Diophantine geometry is (in this reviewer's highly biased opinion) one of the most beautiful and exciting areas of mathematics. At its heart is a seemingly simple question: take a polynomial in several variables and ask if there are any solutions to this polynomial in integers. From there, one starts to ask how many solutions there are and if there are infinitely many, or if any exist over the rational numbers or a given number field or finite< /FONT > field.

Not surprisingly, as the questions get more difficult and technical, so do the tools needed to solve them. One tool which people working in this area have found quite fruitful in recent times is the idea of a logarithmic form, which is a finite sum of terms of the form Λ = α + log(β) where α and β are algebraic numbers. The typical question one might ask is whether we can bound |Λ| based on the height of α and β.

Two of the pioneers in the use of logarithmic forms to solve diophantine questions are Alan Baker and Gisbert Wüstholz , and they have written a book entitled *Logarithmic Forms and Diophantine Geometry* which was recently published in Cambridge University Press's series of "New Mathematical Monographs."

The book is a slim volume which assumes quite a bit of knowledge about algebraic geometry, algebraic number theory, and Lie groups, and which also forces the reader to place faith in the authors as they dive right into the mathematics and rarely look forward to preview where they are going or backward to summarize what has been covered.

Quite a bit of material is covered in less than 200 pages: the opening chapter summarizes many results in transcendental number theory, using both classical and modern techniques to prove a variety of results that will be familiar to most number theorists. From there they define logarithmic forms and show several of their properties and relationships with questions of transcendence before moving onto more general Diophantine questions, properties of Lie groups, and multiplicity estimates.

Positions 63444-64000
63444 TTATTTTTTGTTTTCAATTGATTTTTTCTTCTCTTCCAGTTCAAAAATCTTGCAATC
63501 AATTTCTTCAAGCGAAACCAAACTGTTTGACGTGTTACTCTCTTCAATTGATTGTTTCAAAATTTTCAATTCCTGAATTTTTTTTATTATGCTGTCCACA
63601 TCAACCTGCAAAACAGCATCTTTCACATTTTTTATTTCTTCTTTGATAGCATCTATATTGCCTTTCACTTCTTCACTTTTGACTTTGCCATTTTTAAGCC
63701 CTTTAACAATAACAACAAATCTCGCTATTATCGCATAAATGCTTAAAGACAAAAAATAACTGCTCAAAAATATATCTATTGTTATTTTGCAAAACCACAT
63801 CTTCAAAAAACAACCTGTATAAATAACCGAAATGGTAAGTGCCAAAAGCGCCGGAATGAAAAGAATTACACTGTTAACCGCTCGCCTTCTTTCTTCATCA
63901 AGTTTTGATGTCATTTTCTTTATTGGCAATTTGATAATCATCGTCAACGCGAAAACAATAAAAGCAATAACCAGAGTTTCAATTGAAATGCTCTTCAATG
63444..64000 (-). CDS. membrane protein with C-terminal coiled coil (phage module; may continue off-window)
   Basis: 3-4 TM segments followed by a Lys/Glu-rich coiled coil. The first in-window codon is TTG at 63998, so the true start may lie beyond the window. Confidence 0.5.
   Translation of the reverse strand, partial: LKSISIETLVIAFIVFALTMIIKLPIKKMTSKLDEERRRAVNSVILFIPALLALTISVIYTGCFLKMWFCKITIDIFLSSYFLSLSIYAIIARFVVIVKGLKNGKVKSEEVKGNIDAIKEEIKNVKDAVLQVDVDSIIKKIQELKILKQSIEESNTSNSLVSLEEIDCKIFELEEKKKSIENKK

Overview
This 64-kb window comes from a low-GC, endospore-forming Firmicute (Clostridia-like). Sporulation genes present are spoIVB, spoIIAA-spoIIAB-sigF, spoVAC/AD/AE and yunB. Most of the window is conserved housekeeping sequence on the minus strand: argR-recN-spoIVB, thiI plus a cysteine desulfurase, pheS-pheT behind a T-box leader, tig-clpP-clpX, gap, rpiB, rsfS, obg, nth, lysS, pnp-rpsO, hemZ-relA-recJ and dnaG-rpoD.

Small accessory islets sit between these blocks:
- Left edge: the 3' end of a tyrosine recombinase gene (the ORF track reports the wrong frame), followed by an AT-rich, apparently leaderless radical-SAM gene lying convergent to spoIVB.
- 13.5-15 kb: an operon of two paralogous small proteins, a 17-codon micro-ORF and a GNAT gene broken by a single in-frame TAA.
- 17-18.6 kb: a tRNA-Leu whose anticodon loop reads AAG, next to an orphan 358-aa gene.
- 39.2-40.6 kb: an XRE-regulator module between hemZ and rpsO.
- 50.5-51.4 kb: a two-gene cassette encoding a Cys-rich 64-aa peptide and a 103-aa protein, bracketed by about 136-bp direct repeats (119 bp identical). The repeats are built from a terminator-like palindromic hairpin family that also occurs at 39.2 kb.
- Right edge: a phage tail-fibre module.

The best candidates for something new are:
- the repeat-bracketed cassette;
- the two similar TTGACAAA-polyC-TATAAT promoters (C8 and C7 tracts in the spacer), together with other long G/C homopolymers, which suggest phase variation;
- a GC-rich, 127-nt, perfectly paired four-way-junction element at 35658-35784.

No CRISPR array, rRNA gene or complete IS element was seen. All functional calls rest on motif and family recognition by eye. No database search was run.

The apex of the book comes with a chapter on the analytic subgroup theorem, which says (roughly) that an analytic subgroup of an algebraic group variety has only trivial algebraic points. This theorem has many nice applications, giving new proofs as well as strengthenings of classical results such as Lindemann's theorem and Baker's Theorem in a more general setting. In this chapter, Baker and Wustholz give a full proof and motivation of the analytic subgroup theorem, as well as explaining these applications in depth. Two final chapters consider quantitative versions of the theory of logarithmic forms which had been dealt with in a qualitative manner through most of the text, as well as considering questions of effectiveness in Diophantine geometry.

In order to cover this much ground, the authors feel no hesitation to refer the reader to other sources for details of some proofs, and as mentioned before they do not give strong motivations for most of the material. Because of this, the book is very concise and to the point, which may be a pro or a con depending on your needs and interests. However, the authors do a nice job of explaining the technical material, and for the right audience this is certainly the right book.

Darren Glass is an Assistant Professor of Mathematics at Gettysburg College. He can be reached at dglass@gettysburg.edu.